Bitter historical chapter inspires sculptor’s modern day statement

Sculptor Bo Rithy comes from Battambang. His work has been shown at Singapore’s Spot Art Festival.
Sculptor Bo Rithy comes from Battambang. His work has been shown at Singapore’s Spot Art Festival. Charlotte Pert

Bitter historical chapter inspires sculptor’s modern day statement

In his new installation, the artist Bo Rithy draws parallels between Cambodia’s historical struggles and recent political turmoil. Will Jackson reports.

A bitter chapter in Cambodia’s history inspired Battambang artist Bo Rithy’s new installation, Longvaek’s Bamboo.

In the 16th century, amid a long period of internal strife and conflict with the neighbouring Siamese empire, the Khmer Kingdom’s capital was moved to a fortress at Longvaek, about 65km northwest of Phnom Penh.

The site was chosen because it was easily defencible, surrounded by a 160m-thick bamboo forest.

So, the apocryphal story goes, the natural defences helped thwart a siege by the Siamese forces.

But as they retreated, the Siamese used catapults to fling silver coins among the bamboo.

After the people of Longvaek cut the down bamboo to collect the silver, the Siamese returned and sacked the fortress.

The fall of Longvaek has been described by historians as catastrophic for the Kingdom, which was forced to remain a vassal of the Siamese and Vietnamese until the country became a French protectorate in the mid-19th century.

During a break from installing the work at Romeet gallery in Phnom Penh earlier this week, Rithy drew parallels between the story and the Kingdom’s current situation.

Rithy said that now, as then, the country’s leaders are grasping among themselves for power leaving the people vulnerable to exploitation.

“The bamboo is like the people. Together we are strong, but when we are divided then we can be defeated,” he said.

Rithy, 26, is a Phare Ponleu Selpak visual arts alumnus who has exhibited in nine solo and group shows in Battambang and Phnom Penh since 2009. Last year, Rithy’s work Don’t Answer was chosen to be part of Singapore’s Spot Art Festival.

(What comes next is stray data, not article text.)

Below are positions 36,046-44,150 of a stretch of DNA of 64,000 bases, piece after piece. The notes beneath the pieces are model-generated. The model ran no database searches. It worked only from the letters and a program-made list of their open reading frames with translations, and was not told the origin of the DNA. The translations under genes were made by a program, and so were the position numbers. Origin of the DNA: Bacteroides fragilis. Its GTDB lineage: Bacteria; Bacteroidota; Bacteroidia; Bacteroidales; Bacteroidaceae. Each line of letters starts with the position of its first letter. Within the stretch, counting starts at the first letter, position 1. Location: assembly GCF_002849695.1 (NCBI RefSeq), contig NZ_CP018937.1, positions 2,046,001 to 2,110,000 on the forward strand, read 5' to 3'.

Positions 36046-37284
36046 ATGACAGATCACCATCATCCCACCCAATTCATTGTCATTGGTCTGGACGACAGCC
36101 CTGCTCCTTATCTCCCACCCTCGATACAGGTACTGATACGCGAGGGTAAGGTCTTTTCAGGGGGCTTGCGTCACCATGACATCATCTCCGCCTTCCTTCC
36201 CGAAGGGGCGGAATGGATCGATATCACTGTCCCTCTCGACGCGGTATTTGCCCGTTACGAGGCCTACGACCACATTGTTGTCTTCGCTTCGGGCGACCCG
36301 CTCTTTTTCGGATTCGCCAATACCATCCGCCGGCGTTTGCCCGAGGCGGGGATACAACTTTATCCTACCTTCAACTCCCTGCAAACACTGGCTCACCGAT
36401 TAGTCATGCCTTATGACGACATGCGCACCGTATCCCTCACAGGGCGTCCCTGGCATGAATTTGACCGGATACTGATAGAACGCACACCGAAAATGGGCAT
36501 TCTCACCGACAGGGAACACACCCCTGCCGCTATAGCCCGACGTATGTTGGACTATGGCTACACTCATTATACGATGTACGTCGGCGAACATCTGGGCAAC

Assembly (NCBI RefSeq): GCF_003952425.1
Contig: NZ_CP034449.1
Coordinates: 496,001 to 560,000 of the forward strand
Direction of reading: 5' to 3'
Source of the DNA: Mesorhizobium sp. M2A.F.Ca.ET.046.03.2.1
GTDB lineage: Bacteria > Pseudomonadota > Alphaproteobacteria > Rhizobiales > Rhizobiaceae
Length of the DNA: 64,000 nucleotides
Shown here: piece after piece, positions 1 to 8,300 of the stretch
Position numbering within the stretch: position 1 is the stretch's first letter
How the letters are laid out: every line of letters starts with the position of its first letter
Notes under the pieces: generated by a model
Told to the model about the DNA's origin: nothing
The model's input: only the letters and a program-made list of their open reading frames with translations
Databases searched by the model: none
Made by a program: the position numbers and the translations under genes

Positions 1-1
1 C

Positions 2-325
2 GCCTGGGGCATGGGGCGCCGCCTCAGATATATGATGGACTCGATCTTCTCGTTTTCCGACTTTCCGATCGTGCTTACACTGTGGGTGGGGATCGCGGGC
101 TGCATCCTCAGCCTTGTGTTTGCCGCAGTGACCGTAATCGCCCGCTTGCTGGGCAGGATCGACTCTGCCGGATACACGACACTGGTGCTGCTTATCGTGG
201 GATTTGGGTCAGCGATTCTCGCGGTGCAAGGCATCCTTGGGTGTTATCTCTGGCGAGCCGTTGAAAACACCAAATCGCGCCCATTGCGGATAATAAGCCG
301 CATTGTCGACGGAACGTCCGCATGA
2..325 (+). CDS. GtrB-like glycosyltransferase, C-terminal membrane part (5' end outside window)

The idea for his latest work came last year, after the national elections in July, he revealed.

He noticed that people in his village were increasingly divided – they seemed less friendly, didn’t share their food like they did before and argued more and more about the problems facing the country.

Rithy is extremely cynical about the motivations of the country’s politicians.

“They only want to run the country for their party’s own benefit,” he said.

He decided to create a physical metaphor of his hopes for the Cambodian people, spending hours at his Battambang art studio with friends or at home with his family drilling holes in the bamboo pieces and threading them together with wire.

The result was an installation of two parts.

One is a 15m sculpture made of hundreds of criss-crossed bamboo segments strung together with metal wire. Like the spine of an enormous animal, it’s flexible but strong.

The other resembles a throne-like chair covered in razor wire surrounded by hundreds of loose bamboo segments.

Rithy said he wanted to convey the idea that individuals united could be powerful and, like the mythical naga, defeat the evils besetting the country such as corruption and land grabbing.

And, like the bamboo forest in the tale, together they could repel those attempting to steal Cambodia’s riches.

“We can contribute to the reconstruction of our nation towards development like in the Angkor period and break free from the hand of foreigners who are intending to swallow our territories,” he wrote in an artist’s statement.

“And we can take part in absolute opposition against any politicians who are deceiving and selling their ideals and territories, [who are] extremist, nepotistic, self-interested and taking the people as hostages in exchange for power.”

The exhibition opening of Longvaek’s Bamboo is tonight at Romeet,#34E1 Street 178 from 6.30pm.

MOST VIEWED

  • Hun Sen’s China visit ‘a good opportunity’

    Prime Minister Hun Sen’s visit to Beijing on Sunday to discuss economic and trade issues presents a good opportunity for the Kingdom to strengthen Chinese ties and counter punitive measures by the West, an analyst says. The prime minister’s four-day official visit to

  • Former chief bodyguard receives royal pardon

    The former chief bodyguard of late Senate president Chea Sim has received a royal pardon nearly eight years after he was sentenced to 15 years behind bars on several charges, according to a royal decree dated November 12, last year, and obtained by The Post on Wednesday.

  • Close to the edge: Hair raising pictures from Kulen Mountain

    A new hair raising attraction on Kulen Mountain has finally opened to the public, with people flocking to the protruding cliff edge overlooking green mountainous forests to take photographs. The giant overhanging rock is situated in an area known as Mahendraparvata – an ancient city of

  • US warned not to interfere despite successful meeting

    A senior Ministry of National Defence official said the Tuesday meeting between the US Deputy Assistant Secretary of Defence for South and Southeast Asia Joseph H Felter and General Neang Phat had helped strengthen relations between the two countries’ militaries. However, a senior Cambodian People’